Election 2015: Day at-a-glance
A daily guide to the key stories, newspaper headlines and quotes from the campaign for the 7 May general election.
Day in a nutshell
- Seven party leaders spent the day gearing up for a live televised debate
- It was the only time David Cameron and Ed Miliband will take part in a head-to-head TV clash before the election
- They clashed over the NHS, immigration, spending cuts and prospects for young people
- UKIP leader Nigel Farage tells the BBC he wants to see fewer than 50,000 people coming in to the UK each year, but would not set a cap on net migration
- Labour claims more than 1,000 Sure Start centres face being axed under a Conservative government
- Chancellor George Osborne will challenge Labour to commit to phase two of the HS2 rail scheme, claiming shadow chancellor Ed Balls has threatened to cancel it
- The SNP's John Swinney says Labour support "Tory-style cuts"
- Welsh political parties have been arguing over who best represents Wales' interests
Watch the debate back and follow all the reaction, key points and analysis of the debate on our rolling Election Live page.
Thursday's newspaper headlines
Panic in the markets as poll jitters hit sterling, reports the Times, which says the pound is trading at a five-year low against the dollar amid worries that Britain is heading for a "dead-heat election" in which neither Labour nor the Conservatives are able to form a stable government.
The Guardian leads on Labour's riposte to the Conservatives' letter from business leaders, their own letter, signed by 100 people "from all walks of life" illustrates the "fundamental choice" facing voters, the newspaper says - whether the country works for those at the top - or for all working people.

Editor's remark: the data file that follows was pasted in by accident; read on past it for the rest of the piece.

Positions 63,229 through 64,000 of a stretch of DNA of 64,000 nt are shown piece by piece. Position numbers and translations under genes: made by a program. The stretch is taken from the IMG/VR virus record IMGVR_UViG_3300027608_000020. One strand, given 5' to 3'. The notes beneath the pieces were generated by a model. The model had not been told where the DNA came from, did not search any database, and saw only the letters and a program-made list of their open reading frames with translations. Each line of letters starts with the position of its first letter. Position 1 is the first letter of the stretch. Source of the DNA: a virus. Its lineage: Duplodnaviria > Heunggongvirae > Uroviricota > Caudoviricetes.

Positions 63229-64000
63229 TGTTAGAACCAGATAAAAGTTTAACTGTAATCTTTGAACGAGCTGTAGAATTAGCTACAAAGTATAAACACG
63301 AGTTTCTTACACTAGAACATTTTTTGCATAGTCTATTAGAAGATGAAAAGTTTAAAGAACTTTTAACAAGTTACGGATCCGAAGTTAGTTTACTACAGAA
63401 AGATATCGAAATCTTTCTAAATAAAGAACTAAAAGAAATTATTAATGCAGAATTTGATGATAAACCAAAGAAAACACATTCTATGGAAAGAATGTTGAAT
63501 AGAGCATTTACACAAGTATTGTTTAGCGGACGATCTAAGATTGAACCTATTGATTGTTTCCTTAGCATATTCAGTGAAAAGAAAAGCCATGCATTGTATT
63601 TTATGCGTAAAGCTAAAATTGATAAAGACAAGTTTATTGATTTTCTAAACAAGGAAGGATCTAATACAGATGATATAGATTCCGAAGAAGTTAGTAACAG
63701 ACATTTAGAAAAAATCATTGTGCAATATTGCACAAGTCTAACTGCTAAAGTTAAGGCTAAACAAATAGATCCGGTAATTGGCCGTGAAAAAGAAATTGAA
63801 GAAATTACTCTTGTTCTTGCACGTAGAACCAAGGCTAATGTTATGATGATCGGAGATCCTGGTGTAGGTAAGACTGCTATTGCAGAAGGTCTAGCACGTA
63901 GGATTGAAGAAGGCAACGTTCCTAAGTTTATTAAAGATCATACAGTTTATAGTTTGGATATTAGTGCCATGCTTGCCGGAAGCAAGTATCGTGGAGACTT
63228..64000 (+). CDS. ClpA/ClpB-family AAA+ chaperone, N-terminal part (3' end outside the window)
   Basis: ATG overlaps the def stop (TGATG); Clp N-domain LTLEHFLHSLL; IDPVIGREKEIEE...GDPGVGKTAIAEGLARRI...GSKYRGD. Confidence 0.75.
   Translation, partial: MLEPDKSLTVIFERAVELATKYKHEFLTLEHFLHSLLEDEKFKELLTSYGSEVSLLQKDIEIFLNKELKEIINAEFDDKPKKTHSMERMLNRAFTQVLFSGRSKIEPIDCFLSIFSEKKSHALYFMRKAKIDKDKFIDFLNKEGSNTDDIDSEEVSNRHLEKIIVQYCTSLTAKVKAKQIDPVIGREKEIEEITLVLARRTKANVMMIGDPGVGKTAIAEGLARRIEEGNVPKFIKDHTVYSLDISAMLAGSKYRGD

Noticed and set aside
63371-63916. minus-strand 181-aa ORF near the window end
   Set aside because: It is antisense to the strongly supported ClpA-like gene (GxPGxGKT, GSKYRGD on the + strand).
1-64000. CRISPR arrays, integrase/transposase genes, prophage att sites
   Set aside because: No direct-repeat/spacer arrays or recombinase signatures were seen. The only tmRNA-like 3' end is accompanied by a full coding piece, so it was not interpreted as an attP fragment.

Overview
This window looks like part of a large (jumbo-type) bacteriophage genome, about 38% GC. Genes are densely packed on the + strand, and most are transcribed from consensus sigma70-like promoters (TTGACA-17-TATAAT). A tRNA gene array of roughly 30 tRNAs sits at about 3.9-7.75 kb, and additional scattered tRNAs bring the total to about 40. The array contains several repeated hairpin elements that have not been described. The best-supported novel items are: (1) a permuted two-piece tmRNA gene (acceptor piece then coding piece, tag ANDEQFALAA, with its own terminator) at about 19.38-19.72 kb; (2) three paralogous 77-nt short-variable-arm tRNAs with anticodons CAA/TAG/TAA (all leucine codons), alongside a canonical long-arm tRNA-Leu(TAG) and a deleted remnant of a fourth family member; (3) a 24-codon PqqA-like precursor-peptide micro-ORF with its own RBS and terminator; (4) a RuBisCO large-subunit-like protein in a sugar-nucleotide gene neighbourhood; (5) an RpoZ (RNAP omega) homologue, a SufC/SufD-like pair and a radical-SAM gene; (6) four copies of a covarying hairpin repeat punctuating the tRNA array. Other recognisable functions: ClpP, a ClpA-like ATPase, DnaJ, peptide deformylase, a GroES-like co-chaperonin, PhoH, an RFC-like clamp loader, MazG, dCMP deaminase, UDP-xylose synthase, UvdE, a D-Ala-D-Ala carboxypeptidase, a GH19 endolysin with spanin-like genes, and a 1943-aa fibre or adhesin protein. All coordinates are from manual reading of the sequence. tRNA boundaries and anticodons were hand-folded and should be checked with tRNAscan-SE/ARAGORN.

The Daily Telegraph follows up its pro-Conservative letter signed by 103 business chiefs yesterday with a report that 17 more have since added their names - evidence, the Telegraph says, of Labour's deepening "rift" with business.
The Mirror reports a Labour warning that more than 1,000 Sure Start children's centres are at risk from future Conservative cuts
The Daily Mail accuses the Labour leader of "hypocrisy" for criticising the use of "zero-hours contracts" while, the newspaper claims, his party's own councils and MPs have used them.
The Independent suggests that Britain could be without an effective government for up to six weeks - should there be no outright winner - because of constitutional ambiguity and some uncertainties in the Fixed Term Parliament Act
BBC Trending has noted that a YouTube video celebrating one of David Cameron's PMQs putdowns has gone viral over the past few days. Mr Cameron's retort to Labour's Stephen Pound, that bingo was "the only time you will ever get close to Number 10", earns him a "Thug Life" video - a popular way of marking politicians' comments with hip hop music.
Reality Check of the Day
The BBC's Reality Check team have been examining Nigel Farage's desire for levels of migration to the UK to return to the "normal" levels we saw between 1990 and 1997. But was migration "normal" in that period?
Ed Miliband on the story that he had a Blue Peter badge: "This is total mythology. I wish I owned a Blue Peter badge. The only thing I can claim on this is that I met John Noakes once, at Kings Cross train station. I remember asking for his autograph."
"We're going to win with a majority, I have not got any elections wrong for the past six elections that I've put money on," Communities Minister Eric Pickles.
Nigel Farage on whether he will have time to get his message across during the TV debates: "It's not going to be easy. I just hope it doesn't degenerate into a shouting match."
Nick Clegg on being asked if he would prefer a deal with Labour or the Conservatives: "I don't think that my whims or wishes or my feelings or my likes or dislikes about this or that other party leader ... they are literally completely irrelevant. The only thing that is relevant is what are the cards that are dealt to us."
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